Meet Ryan Turner, Ground Systems Manager
Ground Systems Manager
What makes your job at NASA exciting or unique?
My career has focused on software and software is ubiquitous, so I have been involved in many different projects. There is a lot of flexibility with software. I’ve worked on projects ranging from real-time displays of sounding rocket trajectories to enterprise messaging software tools for spacecraft operations centers. Recently, I led an intern team that created a website called Space Communications and Navigation (SCaN) Now, which displays real-time Near Earth Network (NEN) and Deep Space Network (DSN) antenna activity. Working with the NEN has given me the opportunity to step outside of the software role. For example, I was the project lead for the acquisition and deployment of the AS3 antenna at the Alaska Satellite Facility, which is now fully operational.
How does your position contribute to NASA’s mission of exploration?
By supporting the NEN and Space Network (SN) communications systems, we are enabling exploration. Our networks provide the vital link between on-orbit spacecraft and the science community, which makes use of the science data collected – cool photos, weather data and astronomical phenomena. Without our networks, the data would be stuck on the spacecraft, useless to scientists on Earth.
What is your favorite thing about working for NASA?
One of the best things about working at NASA’s Goddard Space Flight Center (GSFC) is the diversity in work opportunities. We are gifted with this large center that houses so many intelligent people doing vastly different work. It is never dull. I have had the opportunity to work on many different projects, which keeps both life and work interesting. Goddard also has so many events and clubs to celebrate its workforce. I have been a member of a few center-wide committees, including the Multicultural Advisory Team and the Celebrate Goddard Day team.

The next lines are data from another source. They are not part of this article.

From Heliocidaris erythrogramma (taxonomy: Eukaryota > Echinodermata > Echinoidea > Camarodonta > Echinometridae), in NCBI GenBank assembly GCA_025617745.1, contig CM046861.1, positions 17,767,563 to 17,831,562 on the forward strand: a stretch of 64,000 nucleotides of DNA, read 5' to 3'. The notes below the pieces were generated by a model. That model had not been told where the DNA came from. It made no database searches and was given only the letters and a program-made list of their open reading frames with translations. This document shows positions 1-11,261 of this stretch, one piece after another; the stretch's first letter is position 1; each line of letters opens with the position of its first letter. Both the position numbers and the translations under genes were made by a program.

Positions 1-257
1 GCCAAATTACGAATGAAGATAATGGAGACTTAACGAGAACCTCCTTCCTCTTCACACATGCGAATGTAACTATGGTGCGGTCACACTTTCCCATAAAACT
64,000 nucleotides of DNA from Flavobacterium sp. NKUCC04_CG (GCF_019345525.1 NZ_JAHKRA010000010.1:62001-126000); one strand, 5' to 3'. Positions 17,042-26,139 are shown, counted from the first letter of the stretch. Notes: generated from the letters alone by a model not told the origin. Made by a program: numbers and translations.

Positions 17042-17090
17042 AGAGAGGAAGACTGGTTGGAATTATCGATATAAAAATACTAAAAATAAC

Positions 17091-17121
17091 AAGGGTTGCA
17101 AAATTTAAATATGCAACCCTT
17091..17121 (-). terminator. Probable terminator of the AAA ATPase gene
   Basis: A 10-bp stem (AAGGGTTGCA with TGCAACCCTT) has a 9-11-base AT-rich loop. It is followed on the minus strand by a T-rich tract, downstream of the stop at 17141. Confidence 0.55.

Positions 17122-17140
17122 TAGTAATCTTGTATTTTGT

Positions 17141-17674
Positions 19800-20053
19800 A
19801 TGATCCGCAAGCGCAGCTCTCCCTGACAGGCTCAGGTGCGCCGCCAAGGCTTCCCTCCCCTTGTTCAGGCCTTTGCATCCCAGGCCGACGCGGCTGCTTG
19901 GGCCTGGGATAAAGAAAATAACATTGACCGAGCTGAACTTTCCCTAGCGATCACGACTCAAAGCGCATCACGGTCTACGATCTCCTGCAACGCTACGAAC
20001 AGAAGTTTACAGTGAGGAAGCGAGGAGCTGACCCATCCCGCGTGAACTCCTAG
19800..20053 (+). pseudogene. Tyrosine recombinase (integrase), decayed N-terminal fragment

Last Updated: March 27, 2019
Credit: NASA Goddard Space Flight Center
NASA Professional Profile
The cycle of Ryan Turner’s career has been built on a strong foundation of mentoring. Beginning at a young age, he was the mentee of many mentors that helped to shape, form, and push him to the individual he is today. Mentoring molds a multi-dimensional person aware of themselves, their role in the world, and others. Because he is so grateful for the positive mentorship experiences, he too chooses to give back.
As a high school SHARP, Summer High School Apprenticeship Research Program, an intern at WFF, Ryan’s technical goals were to learn software development. He began an early age in Communications by building applications for WFF Range Control Center. The group of mentors who built him up also focused on processes, presentations, writing skills, and teamwork.
He continued as a co-op in college with the same group at WFF. The group was innovative through their entrepreneurial mindsets, always understanding their customer needs to be at the forefront of their development. He was a part of a team.
Later as Ryan continued the lifeline of interns, as he became a mentor, he then discovered the value of interns on the team. As roles reversed, he became dependent upon interns to be the youthful spark of uninhibited innovation. With the right selection, an ambitious intern can get the fire started on any project. He reflects on many instances of amazement when he’s given a group of interns a problem and they return with a schedule and requirements document.
He’s built a continuous team of interns who work symbiotically to achieve many tasks. Once he had his process model in place, his interns can work independently to build their own sub-products. He’s set a firm foundation for his intern team to allow them to put their best efforts towards a task. Each intern has a specific task that contributes to the whole.
Learning from entrepreneurial mentors allowed Ryan to see the perfect opportunity a couple of years ago. When he found out about a product, DSN Now, he was instantly inspired to create one for the NEN. As his own venture, it would involve limited time and funding. Immediately, he resourced his intern experience as an opportunity to merge the two. Now, for two full summers and university semesters in between, Ryan has built a continuous pipeline of software engineers to not only create the product but extend its capabilities and reach.
Last, the core of Ryan’s work is the need to help our future generations get engaged, continue motivation, and build our future STEAM workforce. With his grassroots approach to mentoring, his influence will grow as a role model to others. With this approach, our team at NASA will continue to lead a legacy of innovation for the world.
Read more about ESC’s Intern Program: http://www.nasa.gov/feature/goddard/2016/students-team-up-with-nasa-to-push-space-communications-and-navigation-forward
Credit: NASA Goddard Space Flight Center